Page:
Volume 18 Supplement 1

34th International Symposium on Intensive Care and Emergency Medicine

Open Access

Cl:Na ratio on ICU admission as a prognostic indicator of mortality in sepsis patients

  • HK Atalan1,
  • B Gucyetmez2 and
  • N Cakar3
Critical Care201418(Suppl 1):P230

https://doi.org/10.1186/cc13420

Published: 17 March 2014

Introduction

The aim of the study is to investigate the relationship between Cl:Na ratio disturbances and mortality in sepsis patients. Stewart's strong ion theory can be used in the interpretations of acid- base abnormalities [1]. The Cl:Na ratio is a simple alternative test that obviates the need to solve the complex strong ion gap (SIG) equations[2].

Methods

A total of 434 sepsis and severe sepsis patients hospitalized in the ICU of two centers between 2006 and 2012 were included in the study. Three groups were formed as patients having low (<0.75), normal (>0.75 to <0.80) and high (<0.80) Cl:Na ratio within the first 24 hours in the ICU. Patients' age, gender, APACHE II score, SOFA score, pH, PaCO2, HCO3, base excess, Na, K, Cl, Ca, lactate, strong ion difference, anion gap, length of ICU stay and mortality were recorded. Logistic regression analysis was used to calculate odd ratios and 95% CIs for the association of Cl:Na with mortality. In the fully adjusted model, pH, BE, AG, lactate and Cl:Na ratio were entered into the model. P < 0.05 was considered statistically significant.

Results

The distribution of the patients was as follows: low Cl:Na (75, 17%), normal Cl:Na (243, 56%), high Cl:Na (116, 27%). Univariate analysis revealed that in low and high Cl:Na ratio patients, mortality was higher by 1.56-fold (0.87 to 2.81) and 2.22-fold (1.36 to 3.61) (P = 0.135 and P < 0.01). In multivariate analysis, increased mortality by 1.95-fold (0.92 to 4.12) and 2.02-fold (1.01 to 4.03) was found in low and high Cl:Na ratios (P = 0.081 and P = 0.046) (Figure 1).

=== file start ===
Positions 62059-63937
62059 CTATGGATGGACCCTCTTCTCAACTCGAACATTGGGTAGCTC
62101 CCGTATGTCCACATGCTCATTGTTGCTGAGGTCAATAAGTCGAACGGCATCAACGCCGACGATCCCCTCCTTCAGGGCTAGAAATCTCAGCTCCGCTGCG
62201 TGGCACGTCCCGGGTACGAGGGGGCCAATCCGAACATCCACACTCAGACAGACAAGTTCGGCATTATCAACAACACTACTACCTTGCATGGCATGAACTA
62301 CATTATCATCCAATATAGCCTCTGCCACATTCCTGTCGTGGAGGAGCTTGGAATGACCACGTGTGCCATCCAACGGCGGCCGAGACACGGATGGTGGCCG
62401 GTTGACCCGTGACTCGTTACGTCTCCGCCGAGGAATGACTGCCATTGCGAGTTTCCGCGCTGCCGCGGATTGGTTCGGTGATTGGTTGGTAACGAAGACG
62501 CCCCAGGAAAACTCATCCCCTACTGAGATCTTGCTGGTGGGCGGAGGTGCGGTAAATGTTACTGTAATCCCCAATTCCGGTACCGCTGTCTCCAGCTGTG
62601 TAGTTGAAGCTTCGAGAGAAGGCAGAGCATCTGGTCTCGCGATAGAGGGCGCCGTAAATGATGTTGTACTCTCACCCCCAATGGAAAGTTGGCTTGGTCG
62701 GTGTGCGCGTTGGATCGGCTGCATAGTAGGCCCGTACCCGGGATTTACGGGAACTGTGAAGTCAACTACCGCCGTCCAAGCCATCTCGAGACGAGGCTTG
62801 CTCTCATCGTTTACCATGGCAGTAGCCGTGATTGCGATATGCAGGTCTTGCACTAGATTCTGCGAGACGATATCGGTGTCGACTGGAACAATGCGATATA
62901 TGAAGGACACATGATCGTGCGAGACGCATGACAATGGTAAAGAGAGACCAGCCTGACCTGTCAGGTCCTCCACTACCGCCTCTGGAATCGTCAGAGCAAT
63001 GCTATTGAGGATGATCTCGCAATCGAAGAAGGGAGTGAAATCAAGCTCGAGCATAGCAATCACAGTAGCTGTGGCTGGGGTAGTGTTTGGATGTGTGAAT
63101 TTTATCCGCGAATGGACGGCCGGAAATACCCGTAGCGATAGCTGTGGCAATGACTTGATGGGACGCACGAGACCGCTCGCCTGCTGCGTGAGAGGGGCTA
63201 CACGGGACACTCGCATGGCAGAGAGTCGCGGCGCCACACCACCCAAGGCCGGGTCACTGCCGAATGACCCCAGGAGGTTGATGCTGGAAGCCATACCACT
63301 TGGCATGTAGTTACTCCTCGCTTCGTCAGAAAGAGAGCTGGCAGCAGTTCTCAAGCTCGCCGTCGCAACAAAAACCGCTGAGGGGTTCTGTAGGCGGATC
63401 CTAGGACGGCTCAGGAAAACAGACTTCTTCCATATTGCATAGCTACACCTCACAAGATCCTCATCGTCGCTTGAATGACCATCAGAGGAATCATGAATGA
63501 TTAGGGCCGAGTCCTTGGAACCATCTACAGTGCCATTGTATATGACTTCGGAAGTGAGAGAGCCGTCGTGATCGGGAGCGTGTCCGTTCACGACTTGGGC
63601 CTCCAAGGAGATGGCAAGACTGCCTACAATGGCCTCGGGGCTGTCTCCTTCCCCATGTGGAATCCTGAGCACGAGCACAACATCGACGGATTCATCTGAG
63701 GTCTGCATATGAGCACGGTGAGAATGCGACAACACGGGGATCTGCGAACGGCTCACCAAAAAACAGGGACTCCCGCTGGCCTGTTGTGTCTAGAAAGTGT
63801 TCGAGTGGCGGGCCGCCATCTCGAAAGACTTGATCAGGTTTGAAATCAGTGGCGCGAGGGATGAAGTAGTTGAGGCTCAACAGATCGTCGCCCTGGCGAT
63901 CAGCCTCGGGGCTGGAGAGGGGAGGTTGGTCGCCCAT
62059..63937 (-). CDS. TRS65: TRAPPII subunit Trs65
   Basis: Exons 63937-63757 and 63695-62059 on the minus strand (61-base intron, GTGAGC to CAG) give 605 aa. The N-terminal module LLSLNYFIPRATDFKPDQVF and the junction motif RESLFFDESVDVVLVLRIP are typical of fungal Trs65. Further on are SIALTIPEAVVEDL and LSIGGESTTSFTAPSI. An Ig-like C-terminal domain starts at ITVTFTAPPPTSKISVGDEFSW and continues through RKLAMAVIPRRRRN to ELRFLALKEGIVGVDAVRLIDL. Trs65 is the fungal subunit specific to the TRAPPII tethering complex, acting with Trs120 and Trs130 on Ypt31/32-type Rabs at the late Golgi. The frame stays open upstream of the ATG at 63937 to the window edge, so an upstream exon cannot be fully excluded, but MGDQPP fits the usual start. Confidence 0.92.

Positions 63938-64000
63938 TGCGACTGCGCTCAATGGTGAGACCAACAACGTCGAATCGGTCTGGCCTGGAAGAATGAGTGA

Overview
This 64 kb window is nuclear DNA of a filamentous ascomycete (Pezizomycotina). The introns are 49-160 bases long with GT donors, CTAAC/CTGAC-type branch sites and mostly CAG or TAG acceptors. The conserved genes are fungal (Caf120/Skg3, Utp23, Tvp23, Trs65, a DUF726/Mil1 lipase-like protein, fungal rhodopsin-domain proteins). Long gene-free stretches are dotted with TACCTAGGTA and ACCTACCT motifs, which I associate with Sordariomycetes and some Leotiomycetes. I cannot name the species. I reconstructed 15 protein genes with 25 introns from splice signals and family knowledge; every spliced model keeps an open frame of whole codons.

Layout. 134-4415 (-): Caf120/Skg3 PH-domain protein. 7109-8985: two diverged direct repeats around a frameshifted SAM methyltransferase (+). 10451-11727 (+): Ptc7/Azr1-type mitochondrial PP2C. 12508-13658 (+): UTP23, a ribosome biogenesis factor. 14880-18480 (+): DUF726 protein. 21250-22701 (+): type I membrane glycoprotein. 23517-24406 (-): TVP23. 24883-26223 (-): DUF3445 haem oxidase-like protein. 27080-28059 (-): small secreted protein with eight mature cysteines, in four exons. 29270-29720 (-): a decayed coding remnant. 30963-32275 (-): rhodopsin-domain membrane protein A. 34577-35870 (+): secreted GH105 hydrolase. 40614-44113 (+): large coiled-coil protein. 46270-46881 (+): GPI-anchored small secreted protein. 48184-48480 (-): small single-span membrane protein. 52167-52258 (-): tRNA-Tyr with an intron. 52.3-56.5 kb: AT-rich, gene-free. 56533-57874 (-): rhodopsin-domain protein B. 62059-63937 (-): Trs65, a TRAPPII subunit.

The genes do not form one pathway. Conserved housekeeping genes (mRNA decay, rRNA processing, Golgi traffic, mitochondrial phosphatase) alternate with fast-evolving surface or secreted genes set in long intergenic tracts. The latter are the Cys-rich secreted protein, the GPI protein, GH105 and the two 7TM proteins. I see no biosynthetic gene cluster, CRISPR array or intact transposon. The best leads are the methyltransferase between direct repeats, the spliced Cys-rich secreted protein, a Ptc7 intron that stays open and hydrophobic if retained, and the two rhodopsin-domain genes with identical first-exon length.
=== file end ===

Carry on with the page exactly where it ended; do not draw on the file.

Figure 1

In the multivariate model, effect of Cl:Na ratio group was adjusted for pH, lactate, anion gap and base excess.

Conclusion

Stewart's strong ion theory provides assessment for the etiology of acid-base disturbances. This evaluation can be performed easier and faster with the Cl:Na ratio. This study demonstrates that the disturbed Cl:Na ratio is associated with increased mortality in sepsis and severe sepsis patient groups.

Authors’ Affiliations

(1)
Atasehir Memorial Hospital
(2)
International Hospital
(3)
Istanbul Medical Faculty

References

  1. Stewart PA: Can J Physiol Pharmacol. 1983, 61: 1441-1461.View ArticleGoogle Scholar
  2. Durward A, et al.: Intensive Care Med. 2001, 5: 828-835.View ArticleGoogle Scholar

Copyright

© Atalan et al.; licensee BioMed Central Ltd. 2014

This article is published under license to BioMed Central Ltd. This is an Open Access article distributed under the terms of the Creative Commons Attribution License (http://creativecommons.org/licenses/by/2.0), which permits unrestricted use, distribution, and reproduction in any medium, provided the original work is properly cited. The Creative Commons Public Domain Dedication waiver (http://creativecommons.org/publicdomain/zero/1.0/) applies to the data made available in this article, unless otherwise stated.

Advertisement